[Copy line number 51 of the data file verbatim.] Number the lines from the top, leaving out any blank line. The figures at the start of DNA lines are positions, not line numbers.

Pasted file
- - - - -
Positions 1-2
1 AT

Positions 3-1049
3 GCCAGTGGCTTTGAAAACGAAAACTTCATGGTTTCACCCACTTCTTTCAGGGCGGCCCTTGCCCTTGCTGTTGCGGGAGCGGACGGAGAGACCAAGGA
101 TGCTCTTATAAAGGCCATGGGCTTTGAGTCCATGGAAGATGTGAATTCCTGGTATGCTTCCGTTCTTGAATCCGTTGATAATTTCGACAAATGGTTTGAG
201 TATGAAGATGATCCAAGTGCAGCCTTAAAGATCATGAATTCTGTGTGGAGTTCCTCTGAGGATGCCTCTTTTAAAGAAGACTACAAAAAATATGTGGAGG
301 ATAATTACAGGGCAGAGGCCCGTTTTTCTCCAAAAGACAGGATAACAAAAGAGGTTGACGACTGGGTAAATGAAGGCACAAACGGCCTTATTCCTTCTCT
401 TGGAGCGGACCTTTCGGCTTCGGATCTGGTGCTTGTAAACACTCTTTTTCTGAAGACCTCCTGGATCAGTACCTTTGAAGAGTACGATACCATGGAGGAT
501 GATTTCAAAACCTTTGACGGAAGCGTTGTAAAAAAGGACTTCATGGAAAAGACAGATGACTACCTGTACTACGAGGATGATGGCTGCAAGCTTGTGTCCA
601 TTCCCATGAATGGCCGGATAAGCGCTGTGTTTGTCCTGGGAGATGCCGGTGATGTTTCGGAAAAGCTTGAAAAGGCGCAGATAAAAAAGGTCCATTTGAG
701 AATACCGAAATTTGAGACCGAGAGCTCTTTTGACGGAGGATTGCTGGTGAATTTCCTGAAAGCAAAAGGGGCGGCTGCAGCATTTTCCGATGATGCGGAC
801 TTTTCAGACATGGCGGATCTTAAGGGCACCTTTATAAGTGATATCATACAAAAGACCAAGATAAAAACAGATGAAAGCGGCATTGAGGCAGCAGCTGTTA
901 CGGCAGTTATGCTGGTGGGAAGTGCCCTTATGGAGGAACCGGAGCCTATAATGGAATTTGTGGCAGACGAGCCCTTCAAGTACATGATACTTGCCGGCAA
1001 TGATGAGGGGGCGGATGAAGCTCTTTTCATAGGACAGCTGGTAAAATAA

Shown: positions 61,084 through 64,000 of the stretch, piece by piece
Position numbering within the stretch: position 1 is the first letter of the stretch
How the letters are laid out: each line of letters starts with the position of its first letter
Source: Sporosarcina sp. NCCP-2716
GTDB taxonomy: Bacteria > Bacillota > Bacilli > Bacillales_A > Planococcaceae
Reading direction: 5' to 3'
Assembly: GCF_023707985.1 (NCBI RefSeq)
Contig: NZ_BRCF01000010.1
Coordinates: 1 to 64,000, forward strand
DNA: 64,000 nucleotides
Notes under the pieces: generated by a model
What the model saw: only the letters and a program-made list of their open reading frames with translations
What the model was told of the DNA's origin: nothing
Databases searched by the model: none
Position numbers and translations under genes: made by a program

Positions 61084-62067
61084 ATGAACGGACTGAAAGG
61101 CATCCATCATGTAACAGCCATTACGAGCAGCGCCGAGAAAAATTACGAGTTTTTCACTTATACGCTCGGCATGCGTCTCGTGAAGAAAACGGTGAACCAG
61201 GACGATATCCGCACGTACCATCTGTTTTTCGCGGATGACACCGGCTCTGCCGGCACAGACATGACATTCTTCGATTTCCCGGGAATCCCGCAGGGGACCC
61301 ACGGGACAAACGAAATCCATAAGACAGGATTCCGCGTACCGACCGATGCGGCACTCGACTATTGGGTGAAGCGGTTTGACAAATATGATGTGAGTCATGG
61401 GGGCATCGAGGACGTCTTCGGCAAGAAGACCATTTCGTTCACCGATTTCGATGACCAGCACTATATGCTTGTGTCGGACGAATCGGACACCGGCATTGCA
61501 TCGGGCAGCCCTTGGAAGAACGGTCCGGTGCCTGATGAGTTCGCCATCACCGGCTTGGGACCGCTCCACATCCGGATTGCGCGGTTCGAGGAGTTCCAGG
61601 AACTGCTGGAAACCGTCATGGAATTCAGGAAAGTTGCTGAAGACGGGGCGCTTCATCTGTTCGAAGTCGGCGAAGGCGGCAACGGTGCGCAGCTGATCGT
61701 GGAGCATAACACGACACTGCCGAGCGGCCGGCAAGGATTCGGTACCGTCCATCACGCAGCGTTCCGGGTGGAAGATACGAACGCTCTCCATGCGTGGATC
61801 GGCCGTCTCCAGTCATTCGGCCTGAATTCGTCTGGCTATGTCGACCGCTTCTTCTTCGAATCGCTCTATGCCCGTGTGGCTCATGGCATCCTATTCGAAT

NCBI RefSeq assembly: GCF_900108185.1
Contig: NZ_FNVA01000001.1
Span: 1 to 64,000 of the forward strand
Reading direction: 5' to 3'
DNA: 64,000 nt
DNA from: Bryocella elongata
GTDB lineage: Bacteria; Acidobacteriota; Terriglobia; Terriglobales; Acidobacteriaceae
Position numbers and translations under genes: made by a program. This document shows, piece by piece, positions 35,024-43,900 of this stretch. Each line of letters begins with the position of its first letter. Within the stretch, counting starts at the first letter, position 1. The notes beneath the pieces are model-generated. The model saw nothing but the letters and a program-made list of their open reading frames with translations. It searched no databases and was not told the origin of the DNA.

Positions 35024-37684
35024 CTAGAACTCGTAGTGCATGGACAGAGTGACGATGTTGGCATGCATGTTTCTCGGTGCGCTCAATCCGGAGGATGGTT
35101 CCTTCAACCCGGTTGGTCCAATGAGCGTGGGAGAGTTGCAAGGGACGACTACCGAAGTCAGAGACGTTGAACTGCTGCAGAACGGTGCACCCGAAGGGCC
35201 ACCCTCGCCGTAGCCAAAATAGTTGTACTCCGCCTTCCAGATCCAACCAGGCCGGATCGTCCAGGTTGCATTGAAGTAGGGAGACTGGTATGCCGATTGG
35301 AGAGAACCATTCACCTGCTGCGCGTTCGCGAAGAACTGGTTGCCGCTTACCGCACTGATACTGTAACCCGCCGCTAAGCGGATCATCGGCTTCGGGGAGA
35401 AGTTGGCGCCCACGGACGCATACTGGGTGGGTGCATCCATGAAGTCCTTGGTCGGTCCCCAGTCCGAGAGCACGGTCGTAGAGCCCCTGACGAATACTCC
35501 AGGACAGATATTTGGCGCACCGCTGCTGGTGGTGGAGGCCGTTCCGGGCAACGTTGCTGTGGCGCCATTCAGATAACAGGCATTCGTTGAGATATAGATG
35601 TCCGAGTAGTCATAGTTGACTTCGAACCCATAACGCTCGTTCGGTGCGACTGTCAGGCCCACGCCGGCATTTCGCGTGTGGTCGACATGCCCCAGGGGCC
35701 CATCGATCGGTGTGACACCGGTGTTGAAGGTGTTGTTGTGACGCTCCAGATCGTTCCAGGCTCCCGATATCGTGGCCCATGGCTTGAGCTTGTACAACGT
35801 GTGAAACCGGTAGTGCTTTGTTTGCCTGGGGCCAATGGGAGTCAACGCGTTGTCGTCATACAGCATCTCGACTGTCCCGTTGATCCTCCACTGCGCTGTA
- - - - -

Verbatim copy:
35201 ACCCTCGCCGTAGCCAAAATAGTTGTACTCCGCCTTCCAGATCCAACCAGGCCGGATCGTCCAGGTTGCATTGAAGTAGGGAGACTGGTATGCCGATTGG